My mom gave me my first Romance novel. She handed me “A Knight in Shining Armor” by Jude Devereaux the summer before 7th grade, and said, “You are probably old enough to read this now,” and so I did, and I thought it was amazing! I immediately decided I wanted to write books that make people feel the way that book made me feel.
I devoured everything they had in my library by her, and anyone on the shelves around her. When people talk about "Old Guard" Romance, I think of Jude Devereaux and Judith McNaught. Those books felt like I was traveling through the past and present. The big, juicy single-titles were all Historical at that time, so I read lots of Historical because there weren’t a lot of authors writing Contemporary Romance.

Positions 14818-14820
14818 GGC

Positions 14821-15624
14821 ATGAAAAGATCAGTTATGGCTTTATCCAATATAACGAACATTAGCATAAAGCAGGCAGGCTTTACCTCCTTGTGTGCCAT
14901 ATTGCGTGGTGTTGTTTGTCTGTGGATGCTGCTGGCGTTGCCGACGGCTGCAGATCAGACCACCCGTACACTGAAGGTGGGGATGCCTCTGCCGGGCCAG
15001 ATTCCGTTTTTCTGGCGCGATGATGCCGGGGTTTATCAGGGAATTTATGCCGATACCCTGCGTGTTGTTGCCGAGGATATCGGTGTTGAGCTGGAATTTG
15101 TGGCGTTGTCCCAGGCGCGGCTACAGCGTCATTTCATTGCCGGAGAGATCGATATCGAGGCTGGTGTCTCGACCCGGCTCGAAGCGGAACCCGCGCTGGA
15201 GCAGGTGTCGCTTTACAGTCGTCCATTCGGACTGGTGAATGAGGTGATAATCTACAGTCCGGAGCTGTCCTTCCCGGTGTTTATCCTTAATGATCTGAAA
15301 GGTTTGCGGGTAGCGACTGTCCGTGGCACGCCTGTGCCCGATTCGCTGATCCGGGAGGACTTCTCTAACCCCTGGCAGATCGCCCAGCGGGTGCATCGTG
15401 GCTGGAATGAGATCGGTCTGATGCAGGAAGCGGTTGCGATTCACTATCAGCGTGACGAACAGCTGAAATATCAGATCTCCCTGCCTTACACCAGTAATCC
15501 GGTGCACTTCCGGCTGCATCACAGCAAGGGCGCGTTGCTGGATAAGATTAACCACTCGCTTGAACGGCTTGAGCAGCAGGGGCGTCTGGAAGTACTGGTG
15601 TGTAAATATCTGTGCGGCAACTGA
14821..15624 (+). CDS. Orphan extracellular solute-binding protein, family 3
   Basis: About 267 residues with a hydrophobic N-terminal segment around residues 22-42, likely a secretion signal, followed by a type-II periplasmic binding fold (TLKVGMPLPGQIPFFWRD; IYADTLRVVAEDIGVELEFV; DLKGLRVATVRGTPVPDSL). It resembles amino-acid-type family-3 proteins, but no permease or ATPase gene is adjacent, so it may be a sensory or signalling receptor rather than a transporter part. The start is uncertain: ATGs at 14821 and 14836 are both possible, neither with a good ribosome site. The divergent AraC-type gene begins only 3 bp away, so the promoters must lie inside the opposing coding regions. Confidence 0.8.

InD: I absolutely agree there were not a lot of Contemporary authors back then.
My library had category Romance, but they were usually just small paperbacks on little turnstile racks.
InD: I remember those! The little Harlequin-type books.
Yes! I have always been an author-driven reader, though, so I wanted to find the authors I loved and then read everything they wrote. I would read the categories to find an author I really liked, then I would go back and maybe find more, but it was hard because category Romance is in the business of selling you a certain kind of story and heat level, because they are in the business of building a brand, not a specific author.